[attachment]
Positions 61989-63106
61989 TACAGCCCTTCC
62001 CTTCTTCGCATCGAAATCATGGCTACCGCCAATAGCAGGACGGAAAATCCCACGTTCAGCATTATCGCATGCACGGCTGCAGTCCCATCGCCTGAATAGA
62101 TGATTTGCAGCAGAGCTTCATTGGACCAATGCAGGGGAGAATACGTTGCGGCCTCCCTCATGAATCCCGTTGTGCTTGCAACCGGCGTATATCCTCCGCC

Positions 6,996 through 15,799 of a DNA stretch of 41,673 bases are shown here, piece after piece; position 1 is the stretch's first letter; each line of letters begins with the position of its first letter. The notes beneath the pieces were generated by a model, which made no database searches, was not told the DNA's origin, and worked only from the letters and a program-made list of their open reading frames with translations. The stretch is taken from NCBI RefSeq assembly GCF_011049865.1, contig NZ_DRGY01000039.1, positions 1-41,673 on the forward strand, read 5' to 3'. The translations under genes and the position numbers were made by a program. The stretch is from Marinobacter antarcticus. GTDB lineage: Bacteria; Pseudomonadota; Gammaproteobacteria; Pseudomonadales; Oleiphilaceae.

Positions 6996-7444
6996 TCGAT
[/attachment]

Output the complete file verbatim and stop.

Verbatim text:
Positions 61989-63106
61989 TACAGCCCTTCC
62001 CTTCTTCGCATCGAAATCATGGCTACCGCCAATAGCAGGACGGAAAATCCCACGTTCAGCATTATCGCATGCACGGCTGCAGTCCCATCGCCTGAATAGA
62101 TGATTTGCAGCAGAGCTTCATTGGACCAATGCAGGGGAGAATACGTTGCGGCCTCCCTCATGAATCCCGTTGTGCTTGCAACCGGCGTATATCCTCCGCC

Positions 6,996 through 15,799 of a DNA stretch of 41,673 bases are shown here, piece after piece; position 1 is the stretch's first letter; each line of letters begins with the position of its first letter. The notes beneath the pieces were generated by a model, which made no database searches, was not told the DNA's origin, and worked only from the letters and a program-made list of their open reading frames with translations. The stretch is taken from NCBI RefSeq assembly GCF_011049865.1, contig NZ_DRGY01000039.1, positions 1-41,673 on the forward strand, read 5' to 3'. The translations under genes and the position numbers were made by a program. The stretch is from Marinobacter antarcticus. GTDB lineage: Bacteria; Pseudomonadota; Gammaproteobacteria; Pseudomonadales; Oleiphilaceae.

Positions 6996-7444
6996 TCGAT